As Jones spoke, several Republican lawmakers interrupted to call for a point of order, and Maryland Rep. Andy Harris asked for Jones to withdraw his comments, to which Jones agreed.
But he went on to say the GOP’s “desperate objections” to HR 51, the DC statehood bill, “are about fear that in DC, their white supremacist politics will no longer play, fear that soon enough, white supremacist politics won’t work anywhere in America, fear that if they don’t rig our democracy, they will not win.”
The House eventually voted along party lines to pass HR 51, in a vote of 216 in favor to 208 opposed. The White House also signaled its support for the measure on Tuesday, saying in a statement, “For far too long, the more than 700,000 people of Washington, D.C. have been deprived of full representation in the U.S. Congress.”
It continued: “This taxation without representation and denial of self-governance is an affront to the democratic values on which our Nation was founded.”
After Vice President Kamala Harris took her oath of office in January, she became the first female, first Black, and first Asian American vice president in US history.
While President Joe Biden and first lady Jill Biden were quickly able to settle in at the White House on Inauguration Day, Harris and her husband, second gentleman Doug Emhoff, would have to stay in temporary housing at the historic Blair House while the vice president’s residence was undergoing renovations.
Harris and Emhoff are still residing at Blair House, the official residence of White House guests located across from 1600 Pennsylvania Avenue, according to CNN.
An administration official told CNN that it is “unclear” why the renovations are taking longer than expected, but Harris is reportedly becoming uneasy with the situation, according to several individuals who spoke to the network.
“She is getting frustrated,” another official said of Harris’s current situation of seemingly living out of suitcases more than two months after Inauguration Day.
The official also said that Harris’s desire to move into the residence has become more pronounced as each day goes by.
Number One Observatory Circle, where Harris and Emhoff will eventually live, is a stately Queen Anne-style mansion that dates to 1893 and is located on the grounds of the US Naval Observatory in Northwest Washington.
The Biden administration has not indicated the reasoning for any delays, and Harris did not respond to the CNN report regarding the matter.
According to CNN, the 128-year-old residence has required foundational work over the past few years, along with a myriad of other repairs and updates, including a $3.8 million contract for “plumbing, heating and air-conditioning contractors” that’s still in progress, according to an official US government spending report.
The CNN report indicated that the existing contracts don’t indicate why Harris and Emhoff have been unable to move into the residence.
The network reported that Harris has been seen at the residence, most recently for an hour-long visit several weeks ago.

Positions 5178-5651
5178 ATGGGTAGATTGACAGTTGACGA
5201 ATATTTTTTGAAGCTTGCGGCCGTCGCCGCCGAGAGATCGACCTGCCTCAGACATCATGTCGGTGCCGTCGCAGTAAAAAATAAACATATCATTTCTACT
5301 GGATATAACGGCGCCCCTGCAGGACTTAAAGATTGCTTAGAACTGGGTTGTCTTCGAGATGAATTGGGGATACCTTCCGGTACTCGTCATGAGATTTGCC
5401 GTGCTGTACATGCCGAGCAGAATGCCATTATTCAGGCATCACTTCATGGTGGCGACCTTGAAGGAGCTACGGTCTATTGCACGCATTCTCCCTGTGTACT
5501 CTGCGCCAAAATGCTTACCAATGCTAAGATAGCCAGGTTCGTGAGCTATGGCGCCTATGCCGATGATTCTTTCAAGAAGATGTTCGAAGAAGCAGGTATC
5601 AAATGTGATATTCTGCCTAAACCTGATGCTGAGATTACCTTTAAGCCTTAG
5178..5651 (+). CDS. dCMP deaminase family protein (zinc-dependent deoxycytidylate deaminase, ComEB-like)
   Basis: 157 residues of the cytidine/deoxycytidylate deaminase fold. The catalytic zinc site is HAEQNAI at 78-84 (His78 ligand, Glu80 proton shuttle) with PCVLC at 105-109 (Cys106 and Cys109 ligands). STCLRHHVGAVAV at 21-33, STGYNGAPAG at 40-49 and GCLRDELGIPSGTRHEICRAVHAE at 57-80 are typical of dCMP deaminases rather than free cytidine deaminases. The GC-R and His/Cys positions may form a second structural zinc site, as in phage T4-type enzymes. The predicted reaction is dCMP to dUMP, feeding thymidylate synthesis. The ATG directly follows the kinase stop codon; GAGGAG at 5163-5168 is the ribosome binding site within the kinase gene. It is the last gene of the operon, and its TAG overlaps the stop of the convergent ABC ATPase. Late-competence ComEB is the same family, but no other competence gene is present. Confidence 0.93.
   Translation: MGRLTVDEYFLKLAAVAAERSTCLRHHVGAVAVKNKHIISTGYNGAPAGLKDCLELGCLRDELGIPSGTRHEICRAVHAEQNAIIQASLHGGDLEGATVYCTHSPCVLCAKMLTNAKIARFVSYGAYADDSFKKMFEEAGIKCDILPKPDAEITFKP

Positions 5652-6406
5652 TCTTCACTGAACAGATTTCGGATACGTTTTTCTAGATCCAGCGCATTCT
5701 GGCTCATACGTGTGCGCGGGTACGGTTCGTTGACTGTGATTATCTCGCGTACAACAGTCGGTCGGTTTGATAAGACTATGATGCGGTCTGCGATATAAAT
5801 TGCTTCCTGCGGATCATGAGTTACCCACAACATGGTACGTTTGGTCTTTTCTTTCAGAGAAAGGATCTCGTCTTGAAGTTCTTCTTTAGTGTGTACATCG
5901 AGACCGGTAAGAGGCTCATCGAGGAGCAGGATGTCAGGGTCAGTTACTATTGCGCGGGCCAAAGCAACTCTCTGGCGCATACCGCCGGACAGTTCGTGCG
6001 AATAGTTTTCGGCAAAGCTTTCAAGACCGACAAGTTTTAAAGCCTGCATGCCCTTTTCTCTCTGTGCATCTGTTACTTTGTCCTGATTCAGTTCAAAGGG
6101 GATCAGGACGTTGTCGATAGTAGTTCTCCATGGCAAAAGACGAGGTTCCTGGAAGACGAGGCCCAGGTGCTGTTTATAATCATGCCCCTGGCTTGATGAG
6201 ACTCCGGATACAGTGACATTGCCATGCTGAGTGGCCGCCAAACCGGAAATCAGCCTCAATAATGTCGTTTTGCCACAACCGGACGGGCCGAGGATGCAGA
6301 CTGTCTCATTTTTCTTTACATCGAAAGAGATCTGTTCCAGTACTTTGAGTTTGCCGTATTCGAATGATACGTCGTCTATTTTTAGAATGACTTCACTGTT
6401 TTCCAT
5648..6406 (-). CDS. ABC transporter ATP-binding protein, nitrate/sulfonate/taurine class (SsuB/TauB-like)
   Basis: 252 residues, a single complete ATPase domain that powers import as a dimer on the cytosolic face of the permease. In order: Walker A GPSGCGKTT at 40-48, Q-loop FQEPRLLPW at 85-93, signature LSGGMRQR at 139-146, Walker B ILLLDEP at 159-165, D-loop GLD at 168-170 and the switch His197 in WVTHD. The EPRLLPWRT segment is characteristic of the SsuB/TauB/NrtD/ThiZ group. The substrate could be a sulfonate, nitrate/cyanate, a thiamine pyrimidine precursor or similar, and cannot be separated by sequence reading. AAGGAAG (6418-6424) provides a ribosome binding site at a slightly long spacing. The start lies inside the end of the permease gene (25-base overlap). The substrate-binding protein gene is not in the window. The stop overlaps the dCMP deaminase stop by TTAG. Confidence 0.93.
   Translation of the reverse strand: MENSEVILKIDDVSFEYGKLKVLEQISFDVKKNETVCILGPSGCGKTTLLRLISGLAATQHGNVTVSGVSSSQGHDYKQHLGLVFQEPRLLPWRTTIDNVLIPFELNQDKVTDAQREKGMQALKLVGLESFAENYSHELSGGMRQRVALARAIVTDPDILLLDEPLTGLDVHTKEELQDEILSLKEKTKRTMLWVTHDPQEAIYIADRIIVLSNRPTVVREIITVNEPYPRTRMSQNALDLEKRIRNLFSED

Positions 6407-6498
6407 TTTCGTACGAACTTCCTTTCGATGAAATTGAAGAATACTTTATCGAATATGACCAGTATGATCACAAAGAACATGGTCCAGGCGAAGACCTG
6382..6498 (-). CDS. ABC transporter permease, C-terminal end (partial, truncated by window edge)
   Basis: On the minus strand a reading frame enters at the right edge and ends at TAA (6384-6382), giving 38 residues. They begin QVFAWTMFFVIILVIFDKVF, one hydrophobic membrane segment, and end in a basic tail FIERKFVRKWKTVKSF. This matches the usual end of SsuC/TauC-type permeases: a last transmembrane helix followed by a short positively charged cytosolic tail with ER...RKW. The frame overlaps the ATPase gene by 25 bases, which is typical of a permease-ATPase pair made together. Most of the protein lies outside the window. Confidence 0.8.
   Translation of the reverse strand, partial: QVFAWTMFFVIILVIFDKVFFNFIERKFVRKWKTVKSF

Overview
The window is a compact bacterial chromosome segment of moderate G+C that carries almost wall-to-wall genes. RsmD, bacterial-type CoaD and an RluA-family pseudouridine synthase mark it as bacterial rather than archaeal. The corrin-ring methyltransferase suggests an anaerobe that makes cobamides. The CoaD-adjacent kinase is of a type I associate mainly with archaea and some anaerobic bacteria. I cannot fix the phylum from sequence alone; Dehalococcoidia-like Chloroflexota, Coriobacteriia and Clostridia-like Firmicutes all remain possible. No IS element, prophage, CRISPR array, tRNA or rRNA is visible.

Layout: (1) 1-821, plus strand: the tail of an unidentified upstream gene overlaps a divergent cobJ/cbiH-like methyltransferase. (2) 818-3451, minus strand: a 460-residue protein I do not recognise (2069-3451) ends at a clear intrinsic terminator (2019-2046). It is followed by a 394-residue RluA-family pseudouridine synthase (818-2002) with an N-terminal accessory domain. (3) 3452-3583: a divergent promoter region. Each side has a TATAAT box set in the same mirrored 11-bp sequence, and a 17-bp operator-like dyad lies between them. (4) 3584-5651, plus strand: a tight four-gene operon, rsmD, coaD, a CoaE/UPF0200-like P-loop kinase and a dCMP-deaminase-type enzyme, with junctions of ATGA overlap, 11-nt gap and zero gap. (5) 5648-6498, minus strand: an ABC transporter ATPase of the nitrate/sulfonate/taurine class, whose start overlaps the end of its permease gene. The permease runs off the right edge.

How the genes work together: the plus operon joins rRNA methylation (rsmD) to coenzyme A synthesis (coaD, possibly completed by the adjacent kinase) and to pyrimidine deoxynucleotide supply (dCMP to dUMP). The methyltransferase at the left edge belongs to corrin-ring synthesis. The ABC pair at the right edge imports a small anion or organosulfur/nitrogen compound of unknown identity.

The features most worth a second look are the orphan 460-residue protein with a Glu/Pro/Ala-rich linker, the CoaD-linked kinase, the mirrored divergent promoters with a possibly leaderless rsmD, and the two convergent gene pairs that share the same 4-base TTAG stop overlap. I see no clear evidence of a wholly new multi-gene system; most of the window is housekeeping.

According to two administration staffers, Harris, who enjoys cooking, asked for the kitchen to be updated.
Elizabeth Haenle, the vice president residence manager and social secretary for former Vice President Dick Cheney, said that it wasn’t uncommon for there to be a few weeks in between residents living at the home.
“From time to time, the Navy will ask the vice president and their respective families to delay moving in so that they have time for maintenance and upgrades that are not easy to perform once the vice president takes up residence,” she told CNN.
After the inauguration, an aide to Harris told the network that the vice president and second gentleman would not move into the Naval Observatory residence that day, saying that repairs needed to conducted “that are more easily conducted with the home unoccupied.”
An administration official told CNN that the residence’s chimneys were being renovated, along with other unspecified updates.
There was no official move-in date announced in January.
While Blair House doesn’t hurt in the luxury department, with its ornate accommodations and a private hair salon, Harris and Emhoff prefer a more relaxed, California-esque vibe.
The residence at the Naval Observatory is much different than the White House, with fewer residence staff and a location further from the city center.
“The White House is office and home to the President so there is that feeling of living above the ‘shop’ at the White House,” Haenle told CNN. “For the vice president and his or her family, the Vice President’s Residence is calm in the midst of a stormy Washington, both politically and logistically. At the end of the day, the vice president can travel a short distance northwest and find respite in a country-like setting.”
Biden, who lived in the home as vice president from 2009 to 2017, praised its amenities on CNN last month.
“You’re … overlooking the rest of the city,” he said of the property. “You can walk out, and there’s a swimming pool. You can ride a bicycle around and never leave the property, and work out.”
On January 6, as pro-Trump rioters broke through police barriers and breached the nation’s Capitol building in Washington DC, the city’s mayor could do little to stop the attack.
Unlike each state’s governor, who serve as de facto commanders of National Guard forces in their domain, DC’s Mayor Muriel Bowser had no power to send in military forces as the siege turned deadly that day.